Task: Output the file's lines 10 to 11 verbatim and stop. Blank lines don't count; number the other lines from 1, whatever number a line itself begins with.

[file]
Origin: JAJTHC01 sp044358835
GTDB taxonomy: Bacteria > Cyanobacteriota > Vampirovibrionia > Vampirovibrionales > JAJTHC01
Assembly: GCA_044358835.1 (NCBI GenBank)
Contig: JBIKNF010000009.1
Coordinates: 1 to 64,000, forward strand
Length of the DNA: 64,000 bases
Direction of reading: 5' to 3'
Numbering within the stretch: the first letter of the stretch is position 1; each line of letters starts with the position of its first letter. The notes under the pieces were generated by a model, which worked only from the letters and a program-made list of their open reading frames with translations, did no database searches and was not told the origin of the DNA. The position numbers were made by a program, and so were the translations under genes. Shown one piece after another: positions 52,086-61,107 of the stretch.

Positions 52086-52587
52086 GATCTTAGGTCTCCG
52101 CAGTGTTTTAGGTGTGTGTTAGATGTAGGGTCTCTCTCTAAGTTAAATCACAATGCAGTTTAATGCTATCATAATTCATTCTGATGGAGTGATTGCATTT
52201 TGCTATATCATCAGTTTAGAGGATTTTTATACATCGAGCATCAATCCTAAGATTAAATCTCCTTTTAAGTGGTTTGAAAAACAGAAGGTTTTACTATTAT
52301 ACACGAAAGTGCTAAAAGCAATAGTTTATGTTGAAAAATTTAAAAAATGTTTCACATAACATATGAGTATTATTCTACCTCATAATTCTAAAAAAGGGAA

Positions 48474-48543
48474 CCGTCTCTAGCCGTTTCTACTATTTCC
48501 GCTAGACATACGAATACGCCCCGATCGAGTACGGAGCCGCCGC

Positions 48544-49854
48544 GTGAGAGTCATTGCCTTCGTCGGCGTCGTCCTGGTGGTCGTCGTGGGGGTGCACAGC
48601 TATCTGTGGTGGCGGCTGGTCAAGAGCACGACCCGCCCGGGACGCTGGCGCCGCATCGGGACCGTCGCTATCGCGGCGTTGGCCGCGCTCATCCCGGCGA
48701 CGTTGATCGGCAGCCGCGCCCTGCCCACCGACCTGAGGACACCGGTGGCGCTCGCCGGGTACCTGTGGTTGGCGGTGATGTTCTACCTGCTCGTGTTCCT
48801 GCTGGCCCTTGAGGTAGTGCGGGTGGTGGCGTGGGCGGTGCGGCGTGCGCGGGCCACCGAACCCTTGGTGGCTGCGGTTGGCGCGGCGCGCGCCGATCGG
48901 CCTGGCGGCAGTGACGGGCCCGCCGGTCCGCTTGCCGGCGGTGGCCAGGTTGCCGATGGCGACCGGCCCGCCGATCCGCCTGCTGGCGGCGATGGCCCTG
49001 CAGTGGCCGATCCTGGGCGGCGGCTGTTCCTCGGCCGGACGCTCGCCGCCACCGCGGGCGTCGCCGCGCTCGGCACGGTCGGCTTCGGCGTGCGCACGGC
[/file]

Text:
52086 GATCTTAGGTCTCCG
52101 CAGTGTTTTAGGTGTGTGTTAGATGTAGGGTCTCTCTCTAAGTTAAATCACAATGCAGTTTAATGCTATCATAATTCATTCTGATGGAGTGATTGCATTT